Almost three years after the COVID-19 pandemic first began its assault on the success of businesses in San Diego County, the region’s overall economic trend looks to be moving in a healthy direction and in some sectors even eclipsing pre-pandemic status and numbers.
Businesses that keep San Diego’s economy rolling like tourism and hospitality and the craft brewing industry are finding their way back to normalcy, while companies in the biotechnology and medical device fields and business in general are also on the upswing.
Those are some of the findings unearthed by the San Diego Business Confidence Index survey, a poll conducted during the spring quarter by data-seeking undergraduate students from the College of Business Administration at California State University San Marcos.
“Business is back to normal,” said CSUSM student Nathan Hart, one of the students conducting the poll. “It seems to be transitioning back into the previous pre-pandemic numbers we’ve been seeing.”
As part of the university’s nearly 30-year-old senior experience program, CSUSM business administration students conduct the opinion survey, asking CEOs and managers from different types of businesses – general business, craft brewing, hospitality/tourism and biotechnology/medical devices – how they anticipate different work concerns and conditions in the next six months.
The university and San Diego Business Journal have been partnering on the students’ study of business confidence levels for seven years. Spring 2022 marked the 14th consecutive collaboration between the newspaper and university.
The confidence levels are measured twice a year through students’ outreach to different businesses throughout the county.
“Overall, the Spring 2022 results indicate a very positive overall outlook for the San Diego business region,” said Bennett Cherry, interim dean of the College of Business Administration. “Employment, sales revenue and profit are all expected to increase resulting in a rise again in general business confidence — achieving highest score on the index since the college and SDBJ began tracking this in fall 2015.”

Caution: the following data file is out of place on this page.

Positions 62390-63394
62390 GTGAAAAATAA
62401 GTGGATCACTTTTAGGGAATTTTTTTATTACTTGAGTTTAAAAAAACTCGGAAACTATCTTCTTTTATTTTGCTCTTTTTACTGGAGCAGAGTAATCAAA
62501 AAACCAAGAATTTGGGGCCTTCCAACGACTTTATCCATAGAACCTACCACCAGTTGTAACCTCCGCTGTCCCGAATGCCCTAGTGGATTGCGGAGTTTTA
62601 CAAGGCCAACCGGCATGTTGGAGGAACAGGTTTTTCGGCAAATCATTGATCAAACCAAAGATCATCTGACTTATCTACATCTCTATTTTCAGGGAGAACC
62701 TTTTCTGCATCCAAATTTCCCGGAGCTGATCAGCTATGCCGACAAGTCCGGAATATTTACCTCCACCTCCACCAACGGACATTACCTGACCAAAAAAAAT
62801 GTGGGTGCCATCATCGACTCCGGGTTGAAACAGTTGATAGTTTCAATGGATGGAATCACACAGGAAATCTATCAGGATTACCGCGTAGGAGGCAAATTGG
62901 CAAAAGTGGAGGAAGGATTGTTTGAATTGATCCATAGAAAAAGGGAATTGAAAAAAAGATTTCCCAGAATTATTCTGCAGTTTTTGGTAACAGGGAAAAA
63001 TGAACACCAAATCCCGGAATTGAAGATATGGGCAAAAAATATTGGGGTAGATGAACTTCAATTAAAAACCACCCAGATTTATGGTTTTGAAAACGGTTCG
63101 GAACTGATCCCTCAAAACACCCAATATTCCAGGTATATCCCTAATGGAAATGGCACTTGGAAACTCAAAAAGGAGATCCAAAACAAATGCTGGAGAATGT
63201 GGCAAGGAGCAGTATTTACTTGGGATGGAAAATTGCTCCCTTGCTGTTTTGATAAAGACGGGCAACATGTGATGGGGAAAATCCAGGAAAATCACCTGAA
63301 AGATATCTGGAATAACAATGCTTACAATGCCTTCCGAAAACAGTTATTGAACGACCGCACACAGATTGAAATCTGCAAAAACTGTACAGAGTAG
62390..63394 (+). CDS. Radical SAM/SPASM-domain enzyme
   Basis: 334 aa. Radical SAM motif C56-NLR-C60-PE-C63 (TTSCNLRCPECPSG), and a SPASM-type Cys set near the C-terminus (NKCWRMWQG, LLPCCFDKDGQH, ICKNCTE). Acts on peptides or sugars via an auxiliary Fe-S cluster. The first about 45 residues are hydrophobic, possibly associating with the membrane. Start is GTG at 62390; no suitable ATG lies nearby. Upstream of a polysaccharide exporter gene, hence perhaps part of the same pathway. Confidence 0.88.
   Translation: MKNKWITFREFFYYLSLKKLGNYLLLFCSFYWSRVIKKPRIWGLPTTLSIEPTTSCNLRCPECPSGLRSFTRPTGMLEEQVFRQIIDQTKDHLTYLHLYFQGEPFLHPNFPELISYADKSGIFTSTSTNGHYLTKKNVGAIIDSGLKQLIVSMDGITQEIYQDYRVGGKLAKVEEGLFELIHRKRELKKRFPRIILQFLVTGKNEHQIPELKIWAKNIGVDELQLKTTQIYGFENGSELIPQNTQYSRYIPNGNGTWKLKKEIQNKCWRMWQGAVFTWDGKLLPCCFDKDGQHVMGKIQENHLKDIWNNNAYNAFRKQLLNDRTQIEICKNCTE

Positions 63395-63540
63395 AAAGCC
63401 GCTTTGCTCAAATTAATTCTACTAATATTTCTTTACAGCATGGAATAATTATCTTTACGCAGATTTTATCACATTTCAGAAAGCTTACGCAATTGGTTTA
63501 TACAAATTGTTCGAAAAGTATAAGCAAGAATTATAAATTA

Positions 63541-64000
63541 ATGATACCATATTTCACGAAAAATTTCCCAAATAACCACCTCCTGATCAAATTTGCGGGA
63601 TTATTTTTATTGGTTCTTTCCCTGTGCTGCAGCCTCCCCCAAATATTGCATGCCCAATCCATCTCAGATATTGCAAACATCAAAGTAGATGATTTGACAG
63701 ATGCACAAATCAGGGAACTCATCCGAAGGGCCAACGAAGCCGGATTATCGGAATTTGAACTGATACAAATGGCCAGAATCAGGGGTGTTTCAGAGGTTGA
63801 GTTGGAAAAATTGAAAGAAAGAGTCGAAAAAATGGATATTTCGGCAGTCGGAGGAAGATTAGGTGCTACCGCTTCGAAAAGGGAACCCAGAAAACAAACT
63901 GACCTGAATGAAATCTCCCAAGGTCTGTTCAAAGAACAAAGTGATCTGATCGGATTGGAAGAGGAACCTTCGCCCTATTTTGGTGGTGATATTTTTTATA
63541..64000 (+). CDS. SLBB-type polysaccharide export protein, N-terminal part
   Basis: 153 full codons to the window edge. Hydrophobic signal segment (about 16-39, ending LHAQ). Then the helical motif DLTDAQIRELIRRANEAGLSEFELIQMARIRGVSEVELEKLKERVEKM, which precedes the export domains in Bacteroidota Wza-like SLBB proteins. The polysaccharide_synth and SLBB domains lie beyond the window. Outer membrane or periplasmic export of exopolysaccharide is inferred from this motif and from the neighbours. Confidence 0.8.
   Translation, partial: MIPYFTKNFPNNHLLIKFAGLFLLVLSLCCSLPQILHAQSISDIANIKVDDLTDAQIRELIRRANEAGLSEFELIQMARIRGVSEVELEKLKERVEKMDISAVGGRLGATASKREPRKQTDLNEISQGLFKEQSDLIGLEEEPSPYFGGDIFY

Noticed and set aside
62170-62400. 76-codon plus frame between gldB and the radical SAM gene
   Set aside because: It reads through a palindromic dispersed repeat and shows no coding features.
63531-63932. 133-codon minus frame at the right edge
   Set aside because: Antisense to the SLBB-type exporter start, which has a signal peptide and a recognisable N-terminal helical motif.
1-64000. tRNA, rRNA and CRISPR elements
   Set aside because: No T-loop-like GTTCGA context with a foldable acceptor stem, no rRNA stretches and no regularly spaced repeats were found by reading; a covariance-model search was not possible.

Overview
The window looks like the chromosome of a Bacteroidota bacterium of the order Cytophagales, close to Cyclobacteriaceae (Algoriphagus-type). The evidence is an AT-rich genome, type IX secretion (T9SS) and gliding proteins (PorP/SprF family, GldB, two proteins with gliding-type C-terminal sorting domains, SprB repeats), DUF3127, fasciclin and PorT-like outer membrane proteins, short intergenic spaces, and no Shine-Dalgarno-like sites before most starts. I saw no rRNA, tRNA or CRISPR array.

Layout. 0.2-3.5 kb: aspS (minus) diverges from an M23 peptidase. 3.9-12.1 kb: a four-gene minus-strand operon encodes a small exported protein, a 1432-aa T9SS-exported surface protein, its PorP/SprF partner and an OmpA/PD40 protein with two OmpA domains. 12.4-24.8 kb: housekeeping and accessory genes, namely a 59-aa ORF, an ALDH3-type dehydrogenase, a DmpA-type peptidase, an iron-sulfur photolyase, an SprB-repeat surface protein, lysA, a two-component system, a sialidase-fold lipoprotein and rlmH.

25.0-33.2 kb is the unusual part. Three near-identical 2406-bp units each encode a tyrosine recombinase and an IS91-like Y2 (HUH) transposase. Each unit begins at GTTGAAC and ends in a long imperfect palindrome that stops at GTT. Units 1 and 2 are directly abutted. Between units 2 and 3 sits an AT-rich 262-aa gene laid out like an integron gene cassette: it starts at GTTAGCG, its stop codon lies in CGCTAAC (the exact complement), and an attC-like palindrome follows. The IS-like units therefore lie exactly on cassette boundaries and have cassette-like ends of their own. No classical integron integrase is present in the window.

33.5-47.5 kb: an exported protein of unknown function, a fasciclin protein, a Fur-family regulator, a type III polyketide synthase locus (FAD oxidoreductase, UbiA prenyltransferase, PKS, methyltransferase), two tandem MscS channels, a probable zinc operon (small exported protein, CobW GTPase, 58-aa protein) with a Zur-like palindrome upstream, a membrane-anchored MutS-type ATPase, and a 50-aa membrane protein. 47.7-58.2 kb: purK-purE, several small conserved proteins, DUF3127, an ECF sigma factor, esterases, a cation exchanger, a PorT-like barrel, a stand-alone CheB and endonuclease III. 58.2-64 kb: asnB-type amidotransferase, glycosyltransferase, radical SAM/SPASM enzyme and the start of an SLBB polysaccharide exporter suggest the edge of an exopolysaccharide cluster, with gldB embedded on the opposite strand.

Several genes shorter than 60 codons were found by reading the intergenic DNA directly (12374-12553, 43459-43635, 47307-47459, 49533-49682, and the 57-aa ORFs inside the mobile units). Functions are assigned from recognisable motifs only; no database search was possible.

A central component of the survey results is a Business Confidence Index. Survey authors use data collected in each of the four surveys to calculate a numerical score for each index. Scores range from 0 to 100, with 50 considered neutral and greater than 50 being optimistic about the economy.
The general business confidence trend, Cherry noted, showed a 20-point swing from a low of 64.9 in fall 2020 to 84.9 in the spring of 2022. He also said 81.1 percent of respondents said they expected sales revenue to increase.
Each quarter, students aim to improve the project by capturing more participants, refining survey questions to match the current environment and exploring new industries. For the spring, survey topics included employee retention, expected profits and revenue, demand, COVID-19 impact, government subsidies impact and operations.
CSUSM students Hart, Yazmin Franco, Hannah Lawrence, Sarah Apostolof and Luis Barboza increased their outreach efforts compared to students previously in the program and achieved the highest responses to date. The survey data was captured in March and April, with the survey closing on April 15.
In addition to the 84.9 confidence level of general business, the students reported the latest confidence levels of those surveyed in the craft brewing industry was 88.6, tourism and hospitality 81.0 and biotech was 84.5.
Participating businesses had from March through mid-April to return their questionnaires. The students reported that they had the highest response rate to date in the most recent survey.
Franco, who oversaw the craft brewing sector of the project, said that she and her colleagues were heartened by the uptick in responders and their confidence levels.
“Overall, we had such a positive number increase,” she said. “Some even showed a business confidence index higher than it had ever been. While some of the categories like biotechnology are relatively new, even those numbers are starting to steadily go up.”
Lawrence was primarily in charge of creating the group’s infographics, helping out where needed in all four of the focused sectors. She said her key takeaway from the survey’s findings shows the confidence levels of San Diego County business owners are making significant positive progress.
Some of the progress is related to consumers starting to feel more comfortable. Some is also in open job positions that are starting to get filled.
“As we come out of the pandemic, business is definitely increasing, and it’s very clear that people are ready to participate,” Lawrence said. “It’s definitely a broad spectrum of what business is going on. It’s not just within tourism and hospitality, it’s not just within general business or with the craft brewing, it’s across all different (sectors).”
The students presented their results to Cherry, faculty advisor Don Sciglimpaglia and others in person and recorded on a video presentation via Zoom.